So... amidst the fireworks and the (horrible) band playing, the gun went off. It took us a good three minutes from the time the gun went off for my friends and I to actually go over the start line. With thousands of people racing, though, that's to be expected. Amy, Jess and I had planned to start out together, and even with all of other runners, we were able to stick together for the first two miles. My only goal during those first few miles was to take it easy, keep at around an 8:30 pace, and get loose. Most marathoners treat the first few miles as a warm-up. At around 2.5 miles into the race, Jess looked back at me (she was about 5 feet in front of me at that point) and I urged her to go on. I was glad when she and Amy took off... I didn't want them to hold back, as they were doing the half and I knew they both had awesome races in them! (And they did, both finishing in 1:48, and both going sub-1:50 for the first time ever! Yay, awesome mamas!!!)
Pace-wise, the first several miles went about as perfect as I could have hoped for me. Goal pace was 8:30 for three miles, 8:25 for three miles, and then dip to 8:20 and hold on for eight miles. Here were my splits for miles 1-6:
Honestly, I couldn't believe how perfectly things were going. I felt amazing. Alone, but amazing. It was weird racing totally by myself. I mean, I was surrounded by people--runners, spectators, race crew members. But I wasn't "with" anyone. At around mile 4 as we ran through Bexley, shortly before I took my first GU gel, I felt a light tap on my shoulder. It was my MIT friend Carolyn's hubby, Steve. We've been neck-and-neck on my last couple of races. I knew his goal was the same as mine, and I was happy to see a familiar face. He urged me to slow down a bit, but I was on track with my pace and felt like I knew what I was doing, so I pushed on. I was super-excited at around mile 5 or 6 when my good friend Tamara K. found me! Tamara and I trained together for the past few months, but she is now 12 weeks pregnant with her third baby, and wasn't planning on a super-fast half marathon today. She'd been looking for me, and it was so great to run for a bit with her. After a few minutes, though, she told me that it was time for me to start hitting my 8:20 pace (she knew my goal!), so I left her behind and began to work towards some speedier miles.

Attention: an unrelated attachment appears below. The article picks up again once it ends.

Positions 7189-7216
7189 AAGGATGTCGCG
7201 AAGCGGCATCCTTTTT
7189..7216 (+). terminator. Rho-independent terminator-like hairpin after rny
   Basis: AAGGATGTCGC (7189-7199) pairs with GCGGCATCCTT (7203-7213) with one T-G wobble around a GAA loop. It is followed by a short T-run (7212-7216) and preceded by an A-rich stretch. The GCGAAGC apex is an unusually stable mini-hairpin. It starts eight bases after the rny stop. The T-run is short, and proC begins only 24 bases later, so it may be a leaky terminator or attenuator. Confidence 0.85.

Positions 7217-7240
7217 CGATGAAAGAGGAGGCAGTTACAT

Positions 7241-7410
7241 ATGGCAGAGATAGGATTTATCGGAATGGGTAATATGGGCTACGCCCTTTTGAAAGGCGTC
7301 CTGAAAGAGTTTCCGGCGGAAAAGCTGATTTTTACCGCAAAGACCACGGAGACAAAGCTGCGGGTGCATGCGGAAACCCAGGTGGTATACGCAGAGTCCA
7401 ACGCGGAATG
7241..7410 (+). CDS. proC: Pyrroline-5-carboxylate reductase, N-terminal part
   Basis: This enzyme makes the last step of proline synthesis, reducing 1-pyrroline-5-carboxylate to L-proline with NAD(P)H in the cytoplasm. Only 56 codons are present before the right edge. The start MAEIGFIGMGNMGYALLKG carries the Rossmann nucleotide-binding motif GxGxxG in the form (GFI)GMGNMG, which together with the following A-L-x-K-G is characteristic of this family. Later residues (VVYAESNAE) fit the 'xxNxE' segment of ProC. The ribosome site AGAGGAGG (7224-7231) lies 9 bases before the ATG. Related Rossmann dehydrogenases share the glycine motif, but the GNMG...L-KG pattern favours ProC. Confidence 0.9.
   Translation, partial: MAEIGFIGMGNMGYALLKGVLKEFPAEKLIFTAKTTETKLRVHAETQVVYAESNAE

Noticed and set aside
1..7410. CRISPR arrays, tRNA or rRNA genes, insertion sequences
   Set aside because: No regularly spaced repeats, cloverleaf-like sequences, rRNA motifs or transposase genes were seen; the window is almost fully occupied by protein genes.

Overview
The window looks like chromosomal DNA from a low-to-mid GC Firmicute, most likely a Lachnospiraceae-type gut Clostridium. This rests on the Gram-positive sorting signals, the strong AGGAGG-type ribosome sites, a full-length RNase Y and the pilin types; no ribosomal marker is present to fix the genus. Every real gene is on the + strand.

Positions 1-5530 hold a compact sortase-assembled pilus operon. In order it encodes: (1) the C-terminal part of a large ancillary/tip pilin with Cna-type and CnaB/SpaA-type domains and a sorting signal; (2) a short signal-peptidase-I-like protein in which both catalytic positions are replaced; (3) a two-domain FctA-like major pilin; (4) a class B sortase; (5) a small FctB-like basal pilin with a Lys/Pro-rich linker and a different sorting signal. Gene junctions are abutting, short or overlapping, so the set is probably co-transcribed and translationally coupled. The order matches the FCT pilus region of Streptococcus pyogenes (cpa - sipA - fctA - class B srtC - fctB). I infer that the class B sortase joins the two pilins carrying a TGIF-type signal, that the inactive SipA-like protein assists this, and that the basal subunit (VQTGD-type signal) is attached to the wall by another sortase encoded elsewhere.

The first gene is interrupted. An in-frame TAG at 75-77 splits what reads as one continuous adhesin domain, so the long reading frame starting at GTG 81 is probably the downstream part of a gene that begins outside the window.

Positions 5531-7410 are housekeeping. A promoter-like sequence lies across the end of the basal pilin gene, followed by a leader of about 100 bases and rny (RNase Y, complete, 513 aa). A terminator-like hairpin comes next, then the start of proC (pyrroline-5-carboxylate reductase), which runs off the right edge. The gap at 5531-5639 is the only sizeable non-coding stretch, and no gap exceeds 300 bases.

|I think this shot was taken somewhere in the first half of the race, based on how happy I look!|
After mile 14, I had planned to start getting a bit faster, dipping into the 8:15's. As I began to push my pace a bit, I started to get a few twinges in my calves. This terrified me. Calf cramps are no joke. I never get them while training, but I almost had one at mile 25 in my first full in April. Thankfully it went away. I also felt the same twinges during mile 12 of the Emerald City half marathon in August... again, thankfully, they didn't turn into an actual, full-on charley-horse. This time, unfortunately, I wasn't nearly so lucky.
|Definitely working harder here...|